by Jorge Chediek and Bernardo Kliksberg
In a joint report, FAO, WFP, FDA and WHO reveal that the number of hungry people in the world rose to 815 million this year, the highest number of people experiencing hunger in the past 15 years. Ending hunger and malnutrition, from 2015 to 2030, is the second of the 17 Sustainable Development Goals (SDGs) adopted by the United Nations General Assembly. The first is to end poverty.
SOUTH-SOUTH cooperation that complements North-South cooperation is advancing by the day, implementing projects and concrete solutions. A model of just how concrete and effective its contributions can be is the IBSA Fund, created by India, Brazil and South Africa, with the cooperation of the UN Office for South-South Cooperation (UNOSSC), and which opened its doors in 2006.
UN Secretary-General António Guterres states: “The IBSA Fund shows how developing countries can work together to eradicate poverty and build a more peaceful and sustainable world for all. As countries intensify their efforts to deliver on the 2030 Agenda for Sustainable Development, South-South cooperation is a strong asset for exchanging knowledge, transferring technology and sharing development solutions.”
The IBSA Fund is headed by three of the developing world’s leading countries—India, Brazil and South Africa—through their ambassadors to the UN, and it is managed by UNOSSC. It has produced 27 projects, providing US$33 million in contributions and directly benefitting 15 countries, among them some of the world’s poorest. Some of the countries receiving assistance from the Fund are Haiti, Burundi, Cabo Verde, Guinea-Bissau, Sudan, Timor-Leste, Comoros and Fiji. Almost two thirds of the resources were invested in least-developed countries, while the remaining third were received by other developing countries. Africa heads the list of regions receiving 32% of IBSA’s contributions, followed by Latin America and the Caribbean (24%), Arab countries (21.1%), and Asia (22.1%).
All funds were allocated to projects linked to SDGs, frequently several of them. The impacts have been very tangible, including, among others, these:
In all cases, the projects were aimed, together with their specific targets, to building local capacity.
To show how the IBSA Fund works, let’s look at some cases. Haiti is one of the poorest countries in the world. It has a population of 11.2 million, with a per capita income of US$1,200. In 2010, a magnitude 7 earthquake devastated the country, killing 300,000 people and leaving 1.5 million homeless. It has a large population of unemployed, marginalized youth.
IBSA trained 400 vulnerable young people in vocational activities that can give them access to the labor market, labor certifications and connections to jobs, including in business, carpentry, construction, environment and sports. Brazil’s National Service for Industrial Training provided technical support to the project and brought Haitian technicians to learn about the Brazilian experience. In another project, 400 young people were trained in waste management in a high-crime community. Public health and the environment improved and crime dropped.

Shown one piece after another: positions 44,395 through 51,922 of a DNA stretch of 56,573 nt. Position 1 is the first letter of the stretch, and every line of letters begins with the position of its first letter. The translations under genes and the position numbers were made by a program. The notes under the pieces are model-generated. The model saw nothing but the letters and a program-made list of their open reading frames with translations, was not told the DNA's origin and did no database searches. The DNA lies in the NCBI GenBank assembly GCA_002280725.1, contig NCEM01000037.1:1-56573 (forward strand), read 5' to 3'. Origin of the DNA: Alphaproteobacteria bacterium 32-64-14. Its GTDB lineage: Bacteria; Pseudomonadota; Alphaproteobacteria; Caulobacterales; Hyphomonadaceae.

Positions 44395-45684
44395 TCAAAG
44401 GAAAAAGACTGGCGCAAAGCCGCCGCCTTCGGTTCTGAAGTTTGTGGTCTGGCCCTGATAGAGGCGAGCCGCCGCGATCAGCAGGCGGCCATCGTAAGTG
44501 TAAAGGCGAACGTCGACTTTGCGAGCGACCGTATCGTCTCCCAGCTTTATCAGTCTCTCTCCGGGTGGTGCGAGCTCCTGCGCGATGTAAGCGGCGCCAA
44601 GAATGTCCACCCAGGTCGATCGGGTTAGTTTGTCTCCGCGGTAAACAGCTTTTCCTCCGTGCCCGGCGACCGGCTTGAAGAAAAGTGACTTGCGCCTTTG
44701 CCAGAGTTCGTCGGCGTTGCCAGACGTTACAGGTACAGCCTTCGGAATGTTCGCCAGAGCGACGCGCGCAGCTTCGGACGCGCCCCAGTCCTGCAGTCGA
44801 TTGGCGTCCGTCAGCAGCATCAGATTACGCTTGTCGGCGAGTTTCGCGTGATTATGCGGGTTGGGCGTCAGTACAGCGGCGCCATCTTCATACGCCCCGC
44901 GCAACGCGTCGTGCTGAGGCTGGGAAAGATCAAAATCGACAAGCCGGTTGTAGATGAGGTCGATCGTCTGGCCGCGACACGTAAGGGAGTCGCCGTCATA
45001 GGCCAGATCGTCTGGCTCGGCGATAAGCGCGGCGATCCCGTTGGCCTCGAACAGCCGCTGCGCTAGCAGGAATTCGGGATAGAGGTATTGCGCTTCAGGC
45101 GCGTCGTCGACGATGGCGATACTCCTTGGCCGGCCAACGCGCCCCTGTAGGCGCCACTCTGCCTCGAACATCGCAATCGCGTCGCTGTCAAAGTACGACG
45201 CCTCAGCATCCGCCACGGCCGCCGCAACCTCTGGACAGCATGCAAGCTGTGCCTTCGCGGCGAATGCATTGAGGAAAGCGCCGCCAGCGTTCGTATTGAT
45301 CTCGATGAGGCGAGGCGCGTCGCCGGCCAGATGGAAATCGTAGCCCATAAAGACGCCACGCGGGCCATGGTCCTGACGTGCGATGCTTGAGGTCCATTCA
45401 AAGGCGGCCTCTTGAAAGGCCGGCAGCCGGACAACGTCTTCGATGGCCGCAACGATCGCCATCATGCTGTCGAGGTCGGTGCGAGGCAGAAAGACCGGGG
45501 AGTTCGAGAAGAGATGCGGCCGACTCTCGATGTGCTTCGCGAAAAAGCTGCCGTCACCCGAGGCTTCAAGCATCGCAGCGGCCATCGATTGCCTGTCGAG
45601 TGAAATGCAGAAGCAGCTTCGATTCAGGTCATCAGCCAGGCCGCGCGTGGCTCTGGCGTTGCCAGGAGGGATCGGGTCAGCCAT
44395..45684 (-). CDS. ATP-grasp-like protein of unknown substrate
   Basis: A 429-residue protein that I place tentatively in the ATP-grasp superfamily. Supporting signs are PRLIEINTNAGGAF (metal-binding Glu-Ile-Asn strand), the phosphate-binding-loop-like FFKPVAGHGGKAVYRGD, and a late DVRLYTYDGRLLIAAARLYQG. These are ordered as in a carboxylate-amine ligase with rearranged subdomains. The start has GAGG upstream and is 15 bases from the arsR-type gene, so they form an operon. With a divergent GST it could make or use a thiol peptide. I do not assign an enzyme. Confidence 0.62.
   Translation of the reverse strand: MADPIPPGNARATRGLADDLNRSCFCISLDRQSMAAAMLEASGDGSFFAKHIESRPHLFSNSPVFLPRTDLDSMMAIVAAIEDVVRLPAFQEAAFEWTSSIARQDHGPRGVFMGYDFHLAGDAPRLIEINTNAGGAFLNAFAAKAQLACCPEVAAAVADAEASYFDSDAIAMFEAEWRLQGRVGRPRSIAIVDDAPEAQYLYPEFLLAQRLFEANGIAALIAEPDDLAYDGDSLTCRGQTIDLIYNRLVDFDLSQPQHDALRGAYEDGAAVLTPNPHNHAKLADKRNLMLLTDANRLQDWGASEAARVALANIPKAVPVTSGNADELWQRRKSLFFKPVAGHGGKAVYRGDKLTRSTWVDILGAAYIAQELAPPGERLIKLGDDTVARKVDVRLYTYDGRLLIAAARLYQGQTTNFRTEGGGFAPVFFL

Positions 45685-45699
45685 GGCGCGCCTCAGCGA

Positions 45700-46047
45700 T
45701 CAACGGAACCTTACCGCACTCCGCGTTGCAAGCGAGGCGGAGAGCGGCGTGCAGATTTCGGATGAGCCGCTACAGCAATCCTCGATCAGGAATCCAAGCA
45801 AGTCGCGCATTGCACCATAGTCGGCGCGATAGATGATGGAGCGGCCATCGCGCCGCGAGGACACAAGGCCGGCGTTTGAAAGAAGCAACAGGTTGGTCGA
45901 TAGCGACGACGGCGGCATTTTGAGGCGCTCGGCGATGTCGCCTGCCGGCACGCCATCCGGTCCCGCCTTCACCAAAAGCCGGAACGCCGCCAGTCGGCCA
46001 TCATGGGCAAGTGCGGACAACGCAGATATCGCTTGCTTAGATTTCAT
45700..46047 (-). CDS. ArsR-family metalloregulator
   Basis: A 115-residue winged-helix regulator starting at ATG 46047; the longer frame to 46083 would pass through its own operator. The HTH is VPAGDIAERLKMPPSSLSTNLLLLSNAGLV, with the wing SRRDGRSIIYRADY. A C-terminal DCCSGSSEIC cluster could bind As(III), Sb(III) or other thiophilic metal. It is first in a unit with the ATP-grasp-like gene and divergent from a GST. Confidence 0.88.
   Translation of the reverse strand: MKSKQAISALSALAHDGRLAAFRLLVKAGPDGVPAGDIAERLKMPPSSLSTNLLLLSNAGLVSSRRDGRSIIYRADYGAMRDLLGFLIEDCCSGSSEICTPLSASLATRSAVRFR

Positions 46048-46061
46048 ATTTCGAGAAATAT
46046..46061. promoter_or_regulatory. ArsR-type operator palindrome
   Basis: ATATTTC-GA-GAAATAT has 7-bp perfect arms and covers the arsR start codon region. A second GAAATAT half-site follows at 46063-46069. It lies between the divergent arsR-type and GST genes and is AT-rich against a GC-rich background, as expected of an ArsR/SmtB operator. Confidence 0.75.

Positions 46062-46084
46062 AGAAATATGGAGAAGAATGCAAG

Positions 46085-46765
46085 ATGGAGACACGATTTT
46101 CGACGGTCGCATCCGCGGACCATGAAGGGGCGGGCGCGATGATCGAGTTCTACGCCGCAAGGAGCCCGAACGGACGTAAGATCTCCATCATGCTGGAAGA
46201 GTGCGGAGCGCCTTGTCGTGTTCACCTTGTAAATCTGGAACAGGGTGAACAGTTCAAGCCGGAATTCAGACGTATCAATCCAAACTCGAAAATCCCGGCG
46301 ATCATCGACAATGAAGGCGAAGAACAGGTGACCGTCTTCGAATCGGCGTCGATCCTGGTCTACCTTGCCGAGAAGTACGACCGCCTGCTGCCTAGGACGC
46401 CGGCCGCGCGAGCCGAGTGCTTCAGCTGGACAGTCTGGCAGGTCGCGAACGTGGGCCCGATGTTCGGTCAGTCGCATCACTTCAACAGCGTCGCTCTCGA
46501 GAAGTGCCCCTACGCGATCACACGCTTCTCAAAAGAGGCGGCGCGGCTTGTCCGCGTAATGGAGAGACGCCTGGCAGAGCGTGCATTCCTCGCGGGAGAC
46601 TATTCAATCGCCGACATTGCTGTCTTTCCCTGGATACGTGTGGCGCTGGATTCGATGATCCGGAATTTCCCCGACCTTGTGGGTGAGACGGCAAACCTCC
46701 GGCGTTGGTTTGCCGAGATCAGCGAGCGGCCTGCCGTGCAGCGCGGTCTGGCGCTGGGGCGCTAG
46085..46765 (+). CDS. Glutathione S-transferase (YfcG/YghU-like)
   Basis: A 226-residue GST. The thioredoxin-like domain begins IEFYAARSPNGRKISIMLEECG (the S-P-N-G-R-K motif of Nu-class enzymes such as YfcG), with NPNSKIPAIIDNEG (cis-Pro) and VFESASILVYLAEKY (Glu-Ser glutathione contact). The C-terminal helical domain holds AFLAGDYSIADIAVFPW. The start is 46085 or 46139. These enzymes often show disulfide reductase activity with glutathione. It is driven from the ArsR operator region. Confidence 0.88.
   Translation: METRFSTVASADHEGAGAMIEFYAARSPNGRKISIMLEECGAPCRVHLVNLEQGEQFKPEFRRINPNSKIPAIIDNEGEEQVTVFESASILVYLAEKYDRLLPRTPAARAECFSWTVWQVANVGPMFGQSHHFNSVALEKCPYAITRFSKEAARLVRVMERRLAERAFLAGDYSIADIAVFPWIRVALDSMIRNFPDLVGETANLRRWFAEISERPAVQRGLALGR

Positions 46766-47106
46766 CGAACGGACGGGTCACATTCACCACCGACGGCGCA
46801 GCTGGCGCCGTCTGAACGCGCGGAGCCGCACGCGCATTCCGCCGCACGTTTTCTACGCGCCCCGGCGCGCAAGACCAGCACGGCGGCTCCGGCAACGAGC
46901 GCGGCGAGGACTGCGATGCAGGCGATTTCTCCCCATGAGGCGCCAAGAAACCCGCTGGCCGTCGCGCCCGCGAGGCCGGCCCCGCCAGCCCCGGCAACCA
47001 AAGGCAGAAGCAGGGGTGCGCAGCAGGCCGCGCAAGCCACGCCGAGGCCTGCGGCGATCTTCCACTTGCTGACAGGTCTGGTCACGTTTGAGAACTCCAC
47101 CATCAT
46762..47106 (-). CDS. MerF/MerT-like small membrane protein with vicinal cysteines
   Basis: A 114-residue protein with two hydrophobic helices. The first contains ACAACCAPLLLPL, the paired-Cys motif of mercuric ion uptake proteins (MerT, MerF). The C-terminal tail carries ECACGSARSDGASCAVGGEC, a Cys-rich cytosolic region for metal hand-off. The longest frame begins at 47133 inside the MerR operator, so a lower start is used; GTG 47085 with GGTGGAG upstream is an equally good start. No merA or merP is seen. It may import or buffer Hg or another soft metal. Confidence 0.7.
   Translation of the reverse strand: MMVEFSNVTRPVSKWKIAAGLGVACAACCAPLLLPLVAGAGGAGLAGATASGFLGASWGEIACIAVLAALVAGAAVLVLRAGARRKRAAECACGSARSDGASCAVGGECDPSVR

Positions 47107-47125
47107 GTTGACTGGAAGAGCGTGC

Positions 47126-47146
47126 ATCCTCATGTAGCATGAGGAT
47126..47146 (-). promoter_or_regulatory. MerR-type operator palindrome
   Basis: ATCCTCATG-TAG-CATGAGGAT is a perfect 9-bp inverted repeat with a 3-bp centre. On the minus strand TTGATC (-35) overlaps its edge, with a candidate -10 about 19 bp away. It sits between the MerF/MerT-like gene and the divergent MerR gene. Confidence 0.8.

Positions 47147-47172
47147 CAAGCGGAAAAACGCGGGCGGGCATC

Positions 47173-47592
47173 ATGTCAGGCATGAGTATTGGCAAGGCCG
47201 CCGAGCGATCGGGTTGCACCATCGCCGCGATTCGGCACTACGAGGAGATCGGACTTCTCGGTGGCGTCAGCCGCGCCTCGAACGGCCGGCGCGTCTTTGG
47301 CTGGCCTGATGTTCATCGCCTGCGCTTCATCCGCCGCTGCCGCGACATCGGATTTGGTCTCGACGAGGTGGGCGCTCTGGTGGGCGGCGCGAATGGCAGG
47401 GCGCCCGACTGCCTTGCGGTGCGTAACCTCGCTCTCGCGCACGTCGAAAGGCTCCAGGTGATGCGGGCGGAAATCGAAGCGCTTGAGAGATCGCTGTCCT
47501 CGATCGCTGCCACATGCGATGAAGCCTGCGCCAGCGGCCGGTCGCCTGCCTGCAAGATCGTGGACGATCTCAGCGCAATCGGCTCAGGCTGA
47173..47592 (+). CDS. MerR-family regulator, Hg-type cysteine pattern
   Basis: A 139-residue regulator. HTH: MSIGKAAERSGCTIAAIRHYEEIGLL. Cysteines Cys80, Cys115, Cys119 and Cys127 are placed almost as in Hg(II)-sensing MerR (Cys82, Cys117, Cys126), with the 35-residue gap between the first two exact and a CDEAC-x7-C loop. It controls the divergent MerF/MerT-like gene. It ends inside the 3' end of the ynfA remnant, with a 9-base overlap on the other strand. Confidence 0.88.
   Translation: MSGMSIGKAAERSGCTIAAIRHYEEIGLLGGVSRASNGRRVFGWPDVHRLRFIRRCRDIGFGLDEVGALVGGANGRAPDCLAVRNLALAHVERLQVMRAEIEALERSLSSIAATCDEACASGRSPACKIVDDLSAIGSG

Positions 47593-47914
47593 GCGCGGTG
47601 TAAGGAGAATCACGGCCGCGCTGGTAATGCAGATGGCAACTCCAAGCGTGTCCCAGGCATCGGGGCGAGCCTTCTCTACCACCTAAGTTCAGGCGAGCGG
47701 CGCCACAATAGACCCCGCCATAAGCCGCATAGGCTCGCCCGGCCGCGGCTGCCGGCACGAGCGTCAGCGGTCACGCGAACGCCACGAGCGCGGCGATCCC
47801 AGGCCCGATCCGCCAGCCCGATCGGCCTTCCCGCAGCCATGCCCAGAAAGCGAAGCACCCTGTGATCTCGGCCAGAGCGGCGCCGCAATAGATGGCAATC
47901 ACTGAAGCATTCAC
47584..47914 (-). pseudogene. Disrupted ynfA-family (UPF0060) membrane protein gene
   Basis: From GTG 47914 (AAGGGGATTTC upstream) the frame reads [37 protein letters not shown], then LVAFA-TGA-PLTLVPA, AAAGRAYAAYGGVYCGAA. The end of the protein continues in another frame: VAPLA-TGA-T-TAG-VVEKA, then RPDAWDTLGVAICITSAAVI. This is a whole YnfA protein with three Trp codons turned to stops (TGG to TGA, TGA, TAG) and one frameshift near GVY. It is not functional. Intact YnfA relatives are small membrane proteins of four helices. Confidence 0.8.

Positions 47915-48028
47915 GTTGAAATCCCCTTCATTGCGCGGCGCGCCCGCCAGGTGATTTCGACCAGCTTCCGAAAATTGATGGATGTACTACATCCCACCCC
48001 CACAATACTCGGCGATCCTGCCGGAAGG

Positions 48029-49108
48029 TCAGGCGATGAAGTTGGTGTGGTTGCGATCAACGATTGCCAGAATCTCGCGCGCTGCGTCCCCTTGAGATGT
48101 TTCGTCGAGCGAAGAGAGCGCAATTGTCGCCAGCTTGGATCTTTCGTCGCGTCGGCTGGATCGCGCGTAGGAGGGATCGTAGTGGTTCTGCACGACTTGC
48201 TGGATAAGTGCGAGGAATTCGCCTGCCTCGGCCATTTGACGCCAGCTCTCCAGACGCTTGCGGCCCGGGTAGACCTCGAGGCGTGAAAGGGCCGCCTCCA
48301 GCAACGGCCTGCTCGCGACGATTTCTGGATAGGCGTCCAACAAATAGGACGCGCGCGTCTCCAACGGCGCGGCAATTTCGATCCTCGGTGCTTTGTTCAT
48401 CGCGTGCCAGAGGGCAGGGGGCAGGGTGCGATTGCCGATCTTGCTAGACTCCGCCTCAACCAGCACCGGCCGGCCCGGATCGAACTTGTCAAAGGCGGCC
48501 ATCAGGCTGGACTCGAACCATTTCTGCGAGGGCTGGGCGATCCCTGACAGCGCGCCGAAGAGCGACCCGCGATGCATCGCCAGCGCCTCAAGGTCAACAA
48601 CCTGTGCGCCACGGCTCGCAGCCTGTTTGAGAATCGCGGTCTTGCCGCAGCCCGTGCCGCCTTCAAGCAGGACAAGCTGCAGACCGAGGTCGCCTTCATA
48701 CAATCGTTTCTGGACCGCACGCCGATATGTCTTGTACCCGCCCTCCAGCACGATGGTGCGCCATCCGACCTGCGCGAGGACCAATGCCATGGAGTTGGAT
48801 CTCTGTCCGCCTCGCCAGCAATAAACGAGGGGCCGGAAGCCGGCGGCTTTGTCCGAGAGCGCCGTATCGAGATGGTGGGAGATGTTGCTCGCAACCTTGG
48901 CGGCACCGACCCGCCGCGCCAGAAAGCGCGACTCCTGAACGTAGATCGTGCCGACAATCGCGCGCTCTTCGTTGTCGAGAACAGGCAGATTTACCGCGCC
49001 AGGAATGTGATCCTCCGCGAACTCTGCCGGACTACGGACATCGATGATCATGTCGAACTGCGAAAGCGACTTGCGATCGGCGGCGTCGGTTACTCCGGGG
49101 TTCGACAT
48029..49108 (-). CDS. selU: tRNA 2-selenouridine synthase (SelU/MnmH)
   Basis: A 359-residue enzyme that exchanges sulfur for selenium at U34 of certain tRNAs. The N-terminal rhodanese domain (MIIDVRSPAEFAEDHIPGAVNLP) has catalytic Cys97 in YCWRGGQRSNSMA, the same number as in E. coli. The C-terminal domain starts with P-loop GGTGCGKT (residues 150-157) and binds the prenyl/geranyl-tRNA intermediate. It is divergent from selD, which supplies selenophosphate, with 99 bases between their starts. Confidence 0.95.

Cabo Verde, with a population of 536,000 and a per capita income of US$4,000, suffers from a systemic lack of safe water. The IBSA project built a desalinization plant, which now provides safe water to 13,500 people, greatly improving public health. It did not compromise the existing water supply because it added new sources from desalinization of seawater.
Guyana, with a population of 746,000 and a per capita income of US$7,500, has serious waste management problems. IBSA helped 180,000 residents by providing 3 municipalities and 15 councils with garbage compactor trucks and mini-excavators, distributing 2,000 trash cans in schools, and carrying out a mass education campaign. It taught the entire community how to use the new system, with a direct impact on public health.
IBSA helped Sierra Leone, one of Africa’s poorest nations, with 7.3 million inhabitants and a per capita income of US$800, on a strategic issue—capacity-building for senior government officials. The project worked with the Office of the President, his cabinet and the Minister of Foreign Affairs to modernize social structures and policies. Among other aspects, the president and his cabinet traveled to Ghana and India to observe local experiences.
The projects completed thus far have been evaluated very positively and their goals were met to a high degree. Within the overarching goal of addressing poverty, the scenarios were varied, but there was a common thread—the environment of respect for the recipient countries that characterizes all of IBSA’s work.
Behind the intense and fruitful South-South work that was rolled out, a guiding principle has been articulated by H.E. Mr. Adonia Ayebare, Ambassador of Uganda to the United Nations and President of the most recent session of the High-level Committee on South-South Cooperation: “South-South cooperation is about human solidarity in addressing challenges that are too big for any one country in the global South to deal with singlehandedly; and when India, Brazil and South Africa joined efforts to establish the IBSA Fund, they have embraced human solidarity.” Funds such as IBSA are good news for humanity.
Jorge Chediek is director of the United Nations Office for South-South Cooperation
Bernardo Kliksberg is strategic adviser to the Director of UNOSSC